WITH FIVE ARMS STRETCHING IN FIVE DIRECTIONS, you’d think that starfish could move along the seafloor like Indiana Jones. In fact, usually they creep along on hundreds of little tube feet that line the undersides of those arms. But, researchers studying how starfish walk found something else: sometimes starfish bounce along for speed.
As echinoderms in Class Asteroidea, starfish walk by operating their multitudes of little tiny feet through intricate networks of fluid-filled canals. With this water vascular system, they fill and empty the little tube extremities in random movements to lift feet, swing them forward and plant them firmly to push for locomotion.
Doing this, a starfish like Dermasterias imbricata – a leather star – generally moves along at a whopping six inches a minute. But when disturbed or pursuing prey, it turns out that starfish can speed up with a bouncing motion.
HOW TUBE FEET WORK
For animals without brains, starfish are equipped with impressive hydraulic systems that start with taking in seawater through a madreporite, an often-visible porous sieve-like opening on their upper surfaces. A ring canal encircling the mouth on each sea star’s lower surface channels the fluid into canals that run along a groove in each arm. Short branching canals branching ending in ampulla, or blub-shaped organs, lead to the tube feet structures.
In short, muscles in the ampules contract to close off valves in the branching canals, causing the tube feet to fill, expand and grip whatever surface they’re on, using a suction effect to help them push along. The ampulla relax to let the tube feet empty.
BOUNCING FOR SPEED
Researchers from the U.S. and Japan focused on locomotion in five species of starfish from oceans around the world, filming them from underneath and from the side. They analyzed factors like arm length, animal density, stride frequency, length and speed and the nature of the tube feet in each species.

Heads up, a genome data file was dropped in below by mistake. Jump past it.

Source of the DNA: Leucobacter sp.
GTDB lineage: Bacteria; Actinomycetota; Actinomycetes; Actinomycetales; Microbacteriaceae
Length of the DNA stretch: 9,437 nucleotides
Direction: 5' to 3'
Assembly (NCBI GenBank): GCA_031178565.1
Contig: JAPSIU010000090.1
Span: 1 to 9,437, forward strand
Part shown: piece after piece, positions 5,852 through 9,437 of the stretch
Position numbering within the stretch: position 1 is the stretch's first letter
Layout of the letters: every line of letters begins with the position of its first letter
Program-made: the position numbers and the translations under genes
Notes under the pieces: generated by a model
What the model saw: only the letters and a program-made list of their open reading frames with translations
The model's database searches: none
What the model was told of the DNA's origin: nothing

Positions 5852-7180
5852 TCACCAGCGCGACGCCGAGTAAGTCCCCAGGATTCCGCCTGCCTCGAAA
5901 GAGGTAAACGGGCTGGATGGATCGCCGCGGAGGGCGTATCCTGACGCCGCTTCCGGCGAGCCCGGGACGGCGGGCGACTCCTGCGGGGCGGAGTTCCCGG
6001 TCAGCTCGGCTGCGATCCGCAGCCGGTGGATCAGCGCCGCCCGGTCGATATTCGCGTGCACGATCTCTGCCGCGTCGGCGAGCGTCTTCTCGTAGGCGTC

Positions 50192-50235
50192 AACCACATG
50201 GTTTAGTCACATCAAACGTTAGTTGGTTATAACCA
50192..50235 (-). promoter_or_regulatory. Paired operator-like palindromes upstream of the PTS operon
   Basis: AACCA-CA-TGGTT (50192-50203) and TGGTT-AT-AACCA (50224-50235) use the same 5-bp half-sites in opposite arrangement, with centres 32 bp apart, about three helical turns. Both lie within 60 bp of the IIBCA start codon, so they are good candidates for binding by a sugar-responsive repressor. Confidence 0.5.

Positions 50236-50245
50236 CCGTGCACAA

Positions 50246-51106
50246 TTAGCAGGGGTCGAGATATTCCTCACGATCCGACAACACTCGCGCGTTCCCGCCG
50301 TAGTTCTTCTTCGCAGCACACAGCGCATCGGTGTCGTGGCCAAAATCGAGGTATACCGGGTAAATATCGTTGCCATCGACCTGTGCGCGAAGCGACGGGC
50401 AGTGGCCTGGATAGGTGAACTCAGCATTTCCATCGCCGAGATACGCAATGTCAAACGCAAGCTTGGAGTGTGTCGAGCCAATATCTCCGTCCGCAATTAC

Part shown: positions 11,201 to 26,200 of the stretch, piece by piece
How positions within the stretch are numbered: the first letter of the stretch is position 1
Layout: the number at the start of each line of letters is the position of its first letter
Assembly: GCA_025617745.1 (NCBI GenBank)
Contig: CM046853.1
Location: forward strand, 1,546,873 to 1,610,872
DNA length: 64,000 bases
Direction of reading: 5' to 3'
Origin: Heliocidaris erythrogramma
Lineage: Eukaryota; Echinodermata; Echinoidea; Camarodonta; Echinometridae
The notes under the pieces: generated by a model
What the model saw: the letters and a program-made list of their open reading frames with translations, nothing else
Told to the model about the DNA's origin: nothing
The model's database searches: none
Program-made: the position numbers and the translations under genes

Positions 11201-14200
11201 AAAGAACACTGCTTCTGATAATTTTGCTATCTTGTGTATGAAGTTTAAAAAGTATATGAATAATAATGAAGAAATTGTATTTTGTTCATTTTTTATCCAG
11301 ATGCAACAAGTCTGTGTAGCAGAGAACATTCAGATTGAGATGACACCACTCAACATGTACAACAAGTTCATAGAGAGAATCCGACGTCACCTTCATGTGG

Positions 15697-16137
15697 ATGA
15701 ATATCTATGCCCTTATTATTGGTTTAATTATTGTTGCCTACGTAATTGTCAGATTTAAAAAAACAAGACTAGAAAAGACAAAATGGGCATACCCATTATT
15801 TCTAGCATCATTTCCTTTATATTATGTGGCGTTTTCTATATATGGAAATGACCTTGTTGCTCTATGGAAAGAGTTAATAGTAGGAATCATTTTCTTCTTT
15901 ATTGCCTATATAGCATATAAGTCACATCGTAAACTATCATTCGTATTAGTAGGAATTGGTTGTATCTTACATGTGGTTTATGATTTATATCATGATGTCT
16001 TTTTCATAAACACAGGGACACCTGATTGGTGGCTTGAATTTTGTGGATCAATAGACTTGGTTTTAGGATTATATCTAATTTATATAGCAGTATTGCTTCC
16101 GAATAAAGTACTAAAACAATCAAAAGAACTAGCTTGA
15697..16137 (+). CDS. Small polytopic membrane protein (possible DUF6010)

They found that the starfish overall can speed up their locomotion by synchronizing the filling and emptying of their tubular podia. Starfish create a slight bouncing effect by filling about one-third of them while the rest swung forward.
STARFISH BOUNCE SPEEDS VARY
The sea stars they studied included Asterias forbesi (“Forbes’ starfish,” found in the western Atlantic and Gulf of Mexico), Protoreaster nodosus (“Chocolate chip sea star,” found in the South Pacific), and Luidia clathrata (“striped sea star, found in the tropical Atlantic, Caribbean and Gulf of Mexico).
While all the animals bounced when speed was desirable, there were differences between the speed at which they did so. The differing speeds of locomotion reflected reflect the speeds with which the tube feet empty and refill. Striped starfish bounced at a higher frequency and proved to be five times faster than the chocolate chips. The Forbes sea star bounced along at intermediate speeds.
ON THE OTHER HAND…
There are some 1,500 species of sea stars found in the oceans worldwide. Most starfish walk sluggishly, like the types discussed above. But some species are fast. Burrowing sea stars, like Luidia foliilata (“sand star,” found in the northeastern Pacific) sport points rather than suckers on the tube feet and can move as much as nine feet per minute. One sea star enthusiast reports clocking Asterias vulgaris (a denizen of the northwest Atlantic) at 60 feet per hour.
PRINCIPAL SOURCES: Marine Biology, Fourth Edition, Peter Castro, Michael Huber; Reef Creature Identification, Florida, Caribbean, Bahamas, Reef Creature Identification, Tropical Pacific, Paul Humann, Ned DeLoach; Coral Reef Animals of the Indo-Pacific, Terrence Gosliner, David Behrens, Gary Williams; Marine Life of the North Atlantic, Andrew Martinez; “The oscillatory gait of high-speed sea stars: Do sea stars of varying morphology vary stride length or step frequency to change speed?” Meeting Abstract, Society for Integrative and Comparative Biology, 2019 Annual Meeting; “Watch this sea star bounce to get around,” Science Magazine News Feed; “Sea Stars,” Woods Hole Oceanographic Institution; “How Starfish Move — And The Water Vascular System,” The Madreporite Nexus; “Starfish,” National Geographic; “Starfish,” “Tube Feet,” Wikipedia.